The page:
The Indian pharma industry is well positioned to capture much of the $65 billion new business expected to open up globally next year, a new KPMG study reveals.
"The Indian pharma industry is currently worth $6 billion - in a global industry worth $650 billion - and is growing at 10 percent, compared to the global industry rate of seven percent," said John Morris, global head of KPMG's pharmaceuticals practice, commenting on the new study.
"The generics business remains at the heart of everything India does well and so it should, considering that India accounts for 22 percent of the global generics market."
"Bearing in mind that $65 billion of prescription medicines in Europe and the US are to lose their patents in 2007-08, India is ideally positioned to sweep up much of that new business."
Morris however pointed out that opportunity now exists for India to become so much more than just a generics player and shape up as a developer of new drugs.
Much of the impetus behind India's fresh challenge for a greater share of the global industry is driven by last year's introduction of product patents.
For the previous 25 years, patents were only granted on processes - a decision which saw many MNCs abandon the subcontinent, but which resulted in India becoming a leading player in the market for generic medicines.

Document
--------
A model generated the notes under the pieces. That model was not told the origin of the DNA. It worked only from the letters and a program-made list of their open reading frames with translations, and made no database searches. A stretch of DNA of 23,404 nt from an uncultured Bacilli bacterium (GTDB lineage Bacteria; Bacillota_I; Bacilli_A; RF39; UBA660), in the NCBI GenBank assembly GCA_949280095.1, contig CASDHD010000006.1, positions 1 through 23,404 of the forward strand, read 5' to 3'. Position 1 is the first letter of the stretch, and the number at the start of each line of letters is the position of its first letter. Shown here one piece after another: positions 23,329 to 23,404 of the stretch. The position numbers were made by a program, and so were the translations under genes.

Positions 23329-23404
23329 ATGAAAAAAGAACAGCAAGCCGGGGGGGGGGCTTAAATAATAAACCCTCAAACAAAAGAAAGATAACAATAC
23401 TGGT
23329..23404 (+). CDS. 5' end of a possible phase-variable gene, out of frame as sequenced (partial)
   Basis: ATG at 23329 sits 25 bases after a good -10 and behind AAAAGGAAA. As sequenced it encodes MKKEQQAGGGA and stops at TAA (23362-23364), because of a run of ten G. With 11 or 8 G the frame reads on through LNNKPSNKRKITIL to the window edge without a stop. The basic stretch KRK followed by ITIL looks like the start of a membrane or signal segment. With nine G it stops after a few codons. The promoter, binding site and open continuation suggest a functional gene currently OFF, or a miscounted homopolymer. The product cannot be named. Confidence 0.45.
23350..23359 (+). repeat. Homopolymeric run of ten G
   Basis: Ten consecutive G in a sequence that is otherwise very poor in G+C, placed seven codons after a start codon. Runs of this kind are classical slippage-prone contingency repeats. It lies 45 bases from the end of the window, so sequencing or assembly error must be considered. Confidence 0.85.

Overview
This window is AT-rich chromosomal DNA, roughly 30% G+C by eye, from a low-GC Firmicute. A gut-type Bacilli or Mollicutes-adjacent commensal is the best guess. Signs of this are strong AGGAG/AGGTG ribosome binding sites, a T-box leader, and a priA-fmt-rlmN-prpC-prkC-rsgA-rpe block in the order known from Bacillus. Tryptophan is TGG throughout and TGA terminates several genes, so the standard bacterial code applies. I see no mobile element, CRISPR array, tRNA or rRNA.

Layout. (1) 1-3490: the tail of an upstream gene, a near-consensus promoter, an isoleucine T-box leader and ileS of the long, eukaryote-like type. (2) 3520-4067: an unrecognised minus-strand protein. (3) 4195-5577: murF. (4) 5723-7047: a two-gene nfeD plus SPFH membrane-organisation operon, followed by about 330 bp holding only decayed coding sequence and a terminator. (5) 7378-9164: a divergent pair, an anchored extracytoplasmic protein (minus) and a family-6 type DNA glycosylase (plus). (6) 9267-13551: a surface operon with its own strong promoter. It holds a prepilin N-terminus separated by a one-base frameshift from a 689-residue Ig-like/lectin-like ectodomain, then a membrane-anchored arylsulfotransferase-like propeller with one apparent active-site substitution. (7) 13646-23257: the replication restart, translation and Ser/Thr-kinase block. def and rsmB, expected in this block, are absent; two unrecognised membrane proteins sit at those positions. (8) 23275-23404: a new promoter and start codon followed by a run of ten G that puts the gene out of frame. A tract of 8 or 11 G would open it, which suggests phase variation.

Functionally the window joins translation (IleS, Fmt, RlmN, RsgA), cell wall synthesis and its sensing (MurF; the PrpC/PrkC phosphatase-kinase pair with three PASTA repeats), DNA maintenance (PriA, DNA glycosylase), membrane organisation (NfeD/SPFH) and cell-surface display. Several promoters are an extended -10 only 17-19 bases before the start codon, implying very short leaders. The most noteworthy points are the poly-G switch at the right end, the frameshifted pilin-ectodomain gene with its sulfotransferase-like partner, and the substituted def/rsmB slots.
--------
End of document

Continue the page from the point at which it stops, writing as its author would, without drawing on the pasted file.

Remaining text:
The expansion of India's patent system to cover products as well as processes has already started to bring the MNCs back into the fold, the report points out.
There was never much point in Indian manufacturers spending too much on research and development of their own when their new product discoveries could not be patent-protected.
With patent protection in place and foreign investors eagerly eyeing India's wealth of human resources, and its massive domestic market, significant growth opportunities abound for Indian companies.
The patent change regime in 2007-08 would open a huge international market worth $65 billion for the Indian pharma industry, the report said.
Through proactive measures such as public-private partnerships, and encouragement of research and development India could hope to capitalise on the opportunity, feels Sanjay Aggarwal, pharmaceutical sector leader for KPMG in India.
"Multinational companies that have re-entered the market since the new product patent system seek out the domestic industry's skills and infrastructures to boost their research and manufacturing activities in the subcontinent and also open up this vast, virtually untapped market," said Aggarwal.
The KPMG report quotes a leading industry figure to point out that despite recent improvements in the Indian market infrastructure, many people still "talk about India but invest in China".
Much of this is attributed to shortcomings in the current Indian regulatory environment - India still offers no data protection unlike China. There is also the issue of domestic drug pricing.
The report claims that drug prices in the Indian domestic market are the lowest in the world.
"The aims of the Indian industry - and of the government - are ambitious but will require a strong pricing environment if the Indian people are to access the life-saving and innovative medicines they need," the report states.